The Munch Museum has been collaborating across borders for a while now in order to get the right pieces for their Munch + exhibition series. In the Munch + exhibitions, selected pieces by Edvard Munch are put together with pieces by fellow artists from their individual time periods. The juxtaposed artists have certain similarities in their artistries and perhaps also some kind of connection in their persona with the world-famous Norwegian artist. The Munch + Jorn exhibition marks the ending of the Munch + exhibition series and is the last time for now that Edvard Munch is juxtaposed with other artists.
Photos Luca Sørheim
Big chill with ice cream, sunglasses, palm trees, sunsets and Spanish architecture. Early September in Barcelona was full of Alex Israel moments like these. Especially with the artist’s profile outline on my pastel colored bag that came with me almost everywhere. We spent long, lazy days at the beach, visited Samy the Parisienne in her sneaker shop and danced to a late night set by Sven Väth. Back in Norway the summer is over in the calendar, but Indian summer is in the air. Alex Israel’s exhibition of his Los Angeles portrait has closed, but here is the monDieu recap.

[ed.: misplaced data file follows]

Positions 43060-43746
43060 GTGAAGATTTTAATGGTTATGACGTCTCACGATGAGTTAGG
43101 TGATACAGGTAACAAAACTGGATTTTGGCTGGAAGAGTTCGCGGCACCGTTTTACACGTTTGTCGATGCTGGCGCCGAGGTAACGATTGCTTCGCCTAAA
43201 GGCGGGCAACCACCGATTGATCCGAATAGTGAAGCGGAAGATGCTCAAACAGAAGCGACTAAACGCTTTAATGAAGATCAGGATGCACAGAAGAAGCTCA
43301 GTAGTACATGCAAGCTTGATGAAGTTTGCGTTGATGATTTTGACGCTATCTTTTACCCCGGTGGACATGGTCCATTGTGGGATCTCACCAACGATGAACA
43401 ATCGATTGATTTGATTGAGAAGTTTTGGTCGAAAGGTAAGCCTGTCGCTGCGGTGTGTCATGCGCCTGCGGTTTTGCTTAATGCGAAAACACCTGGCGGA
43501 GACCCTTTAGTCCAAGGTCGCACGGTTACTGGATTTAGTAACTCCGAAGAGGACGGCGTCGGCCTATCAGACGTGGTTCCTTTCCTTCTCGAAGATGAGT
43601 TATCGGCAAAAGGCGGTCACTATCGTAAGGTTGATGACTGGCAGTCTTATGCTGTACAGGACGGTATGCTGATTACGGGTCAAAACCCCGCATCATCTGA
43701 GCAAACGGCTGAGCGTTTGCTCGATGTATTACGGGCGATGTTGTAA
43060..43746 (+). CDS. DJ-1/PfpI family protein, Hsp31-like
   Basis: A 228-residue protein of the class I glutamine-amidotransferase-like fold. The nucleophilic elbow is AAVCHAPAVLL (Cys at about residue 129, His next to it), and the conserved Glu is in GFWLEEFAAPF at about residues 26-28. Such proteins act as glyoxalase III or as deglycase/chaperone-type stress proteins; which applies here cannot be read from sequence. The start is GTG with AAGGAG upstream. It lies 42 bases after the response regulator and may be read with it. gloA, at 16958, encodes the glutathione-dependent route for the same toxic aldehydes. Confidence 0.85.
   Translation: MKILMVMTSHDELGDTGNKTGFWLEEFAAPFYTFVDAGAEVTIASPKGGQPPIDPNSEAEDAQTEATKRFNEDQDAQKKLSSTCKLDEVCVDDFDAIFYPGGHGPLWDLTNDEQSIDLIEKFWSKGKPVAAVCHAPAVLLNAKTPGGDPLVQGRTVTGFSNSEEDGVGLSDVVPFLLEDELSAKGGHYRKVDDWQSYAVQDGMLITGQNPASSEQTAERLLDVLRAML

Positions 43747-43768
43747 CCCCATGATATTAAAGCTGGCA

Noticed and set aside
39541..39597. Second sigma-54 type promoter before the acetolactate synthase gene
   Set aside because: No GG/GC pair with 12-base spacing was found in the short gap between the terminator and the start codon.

Maria Pasenau came smiling into the foyer dressed in a blue and white football shirt with delicate gold necklaces camouflaging the Italian flag on her chest. Maria’s dark hair was parted in the middle and drawn tight back in her neck, a hairstyle that made her look a little bit of Wednesday from The Adam’s Family. Her neck was piled with three tattoo chokers in black, brown and transparent. Maria ferociously hugged Maren Serine and explained that she had just sold an old camera to the guy that Maren Serine had seen her meet up with outside and now she really wanted them to celebrate with drinks.
Photos: Luca Sørheim
My aunt wrote and asked me if I wanted to go to an art exhibition. She was traveling from the south-west coast this weekend to spend some time in Oslo, and we had already planned to get together. I got curious immediately and asked her which exhibition she had in mind. She wanted to go to the Astrup Fearnley Museum, and the idea thrilled me right away knowing that this would be last day of the exhibition Bildungsroman by Mathew Barney and said yes.
At first I had been totally unaware of Mathew Barney’s ability of magnifying ideas and objects out of proportion, and the massive amount of details in his works transforming his imagination to materialize in reality.